Jasmine Lee-Jones’ award-winning seven methods of killing kylie jenner transfers downstairs at the Royal Court Theatre.
A mocking tweet over the veracity of the ‘self-made’ adjective launches Jasmine Lee-Jones’ play Seven Methods of Killing Kylie Jenner, now transferred to the Royal Court’s Downstairs main house after its premiere in the Upstairs studio two years ago.
Leanne Henlon as Cleo and Tia Bannon as Kara deliver extraordinarily versatile performances endowed with conviction and passion in seven methods of killing kylie jenner at the Royal Court Theatre.
London’s Royal Court Theatre has announced its reopening programme, running from 16 June to 18 December 2021. Highlights include: seven methods of killing kylie jenner by Jasmine Lee-Jones, The Song Project created by Chloe Lamford, Wende, Isobel Waller-Bridge and Imogen Knight, Is God Is by Aleshea Harris, What If If Only by Caryl Churchill and Rare Earth Mettle by Al Smith.
Inventive, hilarious and totally contemporary, Seven Methods of Killing Kylie Jenner is art that above all needs to be seen by everyone.
Seven Methods of Killing Kylie Jenner at the Royal Court Theatre, a bright new two-hander about an internet troll being trolled is intelligent, lively, provocative and funny.
London’s theatre scene is awash with productions which offer a ‘fresh’ take on classics but Jasmine Lee-Jones’ play Seven Methods of Killing Kylie Jenner demonstrates exactly what really ‘fresh’ theatre is – and should be.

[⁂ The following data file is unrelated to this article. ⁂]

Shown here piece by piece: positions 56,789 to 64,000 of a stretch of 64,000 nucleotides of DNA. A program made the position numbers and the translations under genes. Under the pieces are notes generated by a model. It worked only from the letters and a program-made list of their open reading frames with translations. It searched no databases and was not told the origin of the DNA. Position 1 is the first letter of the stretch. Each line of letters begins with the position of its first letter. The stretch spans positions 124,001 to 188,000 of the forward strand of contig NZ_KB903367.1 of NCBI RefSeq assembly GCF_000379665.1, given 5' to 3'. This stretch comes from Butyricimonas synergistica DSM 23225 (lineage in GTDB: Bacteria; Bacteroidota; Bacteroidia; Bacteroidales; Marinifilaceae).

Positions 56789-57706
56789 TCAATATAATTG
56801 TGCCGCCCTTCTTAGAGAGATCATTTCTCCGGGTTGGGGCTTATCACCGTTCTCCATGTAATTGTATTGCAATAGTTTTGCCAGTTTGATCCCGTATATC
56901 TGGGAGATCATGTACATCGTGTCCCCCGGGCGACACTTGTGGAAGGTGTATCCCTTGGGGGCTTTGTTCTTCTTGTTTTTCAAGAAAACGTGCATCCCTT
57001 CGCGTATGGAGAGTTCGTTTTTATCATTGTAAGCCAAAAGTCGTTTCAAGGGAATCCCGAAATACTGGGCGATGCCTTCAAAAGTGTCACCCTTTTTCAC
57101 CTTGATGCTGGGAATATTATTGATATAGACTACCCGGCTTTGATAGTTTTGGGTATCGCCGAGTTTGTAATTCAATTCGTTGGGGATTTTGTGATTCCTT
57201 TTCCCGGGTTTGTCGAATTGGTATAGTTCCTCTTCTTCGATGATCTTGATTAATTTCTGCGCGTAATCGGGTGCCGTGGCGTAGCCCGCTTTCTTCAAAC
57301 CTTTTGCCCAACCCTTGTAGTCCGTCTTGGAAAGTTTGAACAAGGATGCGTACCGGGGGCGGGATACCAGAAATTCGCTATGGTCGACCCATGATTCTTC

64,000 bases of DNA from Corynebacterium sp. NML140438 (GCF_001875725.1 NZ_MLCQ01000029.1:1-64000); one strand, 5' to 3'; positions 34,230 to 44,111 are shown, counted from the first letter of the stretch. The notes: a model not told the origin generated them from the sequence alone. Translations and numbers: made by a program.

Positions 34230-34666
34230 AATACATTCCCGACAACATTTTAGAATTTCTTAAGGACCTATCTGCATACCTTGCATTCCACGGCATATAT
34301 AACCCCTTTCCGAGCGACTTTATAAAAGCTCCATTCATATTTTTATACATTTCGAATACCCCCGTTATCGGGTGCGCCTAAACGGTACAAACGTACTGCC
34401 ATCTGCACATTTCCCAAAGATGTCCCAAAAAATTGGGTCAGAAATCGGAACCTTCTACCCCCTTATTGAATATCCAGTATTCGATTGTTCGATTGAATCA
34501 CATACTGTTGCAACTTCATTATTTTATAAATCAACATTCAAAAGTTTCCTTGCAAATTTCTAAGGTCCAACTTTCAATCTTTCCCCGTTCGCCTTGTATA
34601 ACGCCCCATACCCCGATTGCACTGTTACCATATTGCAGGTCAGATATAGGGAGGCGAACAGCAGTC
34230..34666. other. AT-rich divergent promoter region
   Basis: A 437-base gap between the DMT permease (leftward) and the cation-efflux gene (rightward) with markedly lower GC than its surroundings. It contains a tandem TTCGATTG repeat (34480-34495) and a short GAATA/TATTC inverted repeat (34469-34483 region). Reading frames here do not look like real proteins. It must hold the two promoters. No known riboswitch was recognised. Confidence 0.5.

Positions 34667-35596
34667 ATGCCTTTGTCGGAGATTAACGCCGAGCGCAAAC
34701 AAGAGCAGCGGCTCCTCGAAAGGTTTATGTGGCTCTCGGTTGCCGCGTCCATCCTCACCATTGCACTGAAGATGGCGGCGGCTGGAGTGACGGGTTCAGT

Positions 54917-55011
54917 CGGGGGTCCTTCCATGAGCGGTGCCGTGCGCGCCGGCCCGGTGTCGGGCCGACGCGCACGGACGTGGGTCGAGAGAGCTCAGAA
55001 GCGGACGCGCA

We round up the reviews for the debut play from Jasmine Lee-Jones, Seven Methods of Killing Kylie Jenner, now playing at the Royal Court Theatre.
Abigail has just opened at The Bunker, London’s newest theatre in the heart of London Bridge. Despite having been open for just four months 110 seat venue has already made an impressive splash in the Capital’s theatrical scene.
Fractured timelines can be an interesting way to tell a story – fragmented shards of drama shuffled in a non-linear narrative, forcing audiences to piece together a throughline to the truth, such as it may exist. But in these cases, we are very much at the mercy of playwrights actually providing enough information to reconstruct enough of a plot. And sad to say, I’m not too sure that Fiona Doyle’s Abigail actually does that.
This world premiere production leaves the audience with more questions than answers and looks at the lengths people would go to for control. There is certainly a lot of freedom to explore the many different directions this intense, gripping but not straightforward play by Fiona Doyle.